Lawmakers turn attention to potential witnesses at Judiciary impeachment hearings

Republicans and Democrats appearing on the Sunday morning political shows offered differing takes on who should testify during the next phase of the House’s impeachment inquiry as it shifts from the House Intelligence Committee to the Judiciary Committee.

Rep. Tom McClintock (R-Calif.), a member of the Judiciary Committee, told ABC’s “This Week” that it would be to President Trump’s advantage to have an attorney representing him present at the hearing this week.

“That is his right, but I can also understand how he is upset at the illegitimate process that we saw unfold in the Intelligence Committee,” McClintock said, adding that he also believed witnesses the White House has ordered not to appear, including acting chief of staff Mick Mulvaney and former national security adviser John Bolton, could work to Trump’s advantage.

“Of course, he has to weigh that against the enormous, catastrophic damage that would do to the doctrine of executive privilege,” he added.

Rep. Val Demings (D-Fla.) said she held out hope Trump would participate in the hearings.

“I think our main focus right now is to have the president and his counsel, who you know have been given the same privileges as President Nixon and President Clinton had to participate and engage in this impeachment process,” Demings, a member of both committees, said on “This Week.”

Lawmakers announced last week that the Judiciary Committee would hold its first hearing Wednesday based on the report compiled by the Intelligence Committee, which wrapped up two weeks of public hearings in the impeachment inquiry. Judiciary Committee Chairman Jerry Nadler (D-N.Y.) in a letter on Friday told Trump he has until Dec. 6 to let the committee know whether his counsel will participate in upcoming impeachment proceedings.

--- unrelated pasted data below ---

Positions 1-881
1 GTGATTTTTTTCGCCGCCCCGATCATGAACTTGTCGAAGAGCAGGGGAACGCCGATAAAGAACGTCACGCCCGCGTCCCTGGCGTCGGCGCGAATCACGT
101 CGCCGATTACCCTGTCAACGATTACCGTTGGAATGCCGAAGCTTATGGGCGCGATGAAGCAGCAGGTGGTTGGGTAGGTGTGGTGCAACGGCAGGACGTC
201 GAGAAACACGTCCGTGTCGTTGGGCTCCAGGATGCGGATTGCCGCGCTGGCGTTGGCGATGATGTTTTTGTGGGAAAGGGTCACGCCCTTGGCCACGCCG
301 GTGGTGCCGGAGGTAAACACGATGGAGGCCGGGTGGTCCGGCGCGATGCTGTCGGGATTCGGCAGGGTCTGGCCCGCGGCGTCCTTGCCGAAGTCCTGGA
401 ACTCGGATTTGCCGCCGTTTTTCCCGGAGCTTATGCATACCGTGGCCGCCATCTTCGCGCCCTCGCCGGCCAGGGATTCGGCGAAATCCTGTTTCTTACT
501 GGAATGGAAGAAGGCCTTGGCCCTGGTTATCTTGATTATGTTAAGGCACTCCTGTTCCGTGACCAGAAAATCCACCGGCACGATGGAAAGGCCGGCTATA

Judiciary Committee ranking member Doug Collins (R-Ga.), meanwhile, said Intelligence Committee Chair Adam Schiff (D-Calif.) was chief among the witnesses Republicans would like to call during the next phase of the inquiry.

“My first and foremost witness is Adam Schiff,” Collins said on “Fox News Sunday,” adding “If he chooses not to [testify], then I really have to question his veracity in what he’s putting in his report.”

Lawmakers were also pressed on public support for impeachment.

 

 

House Democratic Caucus Chair Hakeem Jeffries (D-N.Y.), a Judiciary member, dismissed a poll showing declining support for impeachment, pointing to other polling indicating continued majority support as well as 70 percent of Americans believing Trump did something wrong.

“Our job is to follow the facts, apply the law, be guided by the U.S. constitution and present the truth to the American people no matter where it leads, because no one is above the law,” Jeffries told Fox’s Chris Wallace. “That’s what we have been doing, that’s what we are doing, that’s what we’re going to continue to do moving forward.”

Rep. Zoe Lofgren (D-Calif.), the only House Democrat to have also worked on impeachment proceedings for former Presidents Nixon and Clinton, said the allegations against Trump are worse than Nixon’s.

“President Nixon’s misconduct related to trying to use the levers of government to hide the Watergate burglary to — his misconduct had to do with trying to throw the election. But at least it didn’t involve involving other foreign nations,” Lofgren said on CNN’s “State of the Union.”

“If you take a look at what the founding fathers were concerned about, it was the interference by foreign governments in our political system that was one of their gravest concerns. Nixon’s behavior didn’t fall into that range. So, in that way, this conduct is more serious,” she added.

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Written by Alan Smith

Alan Smith

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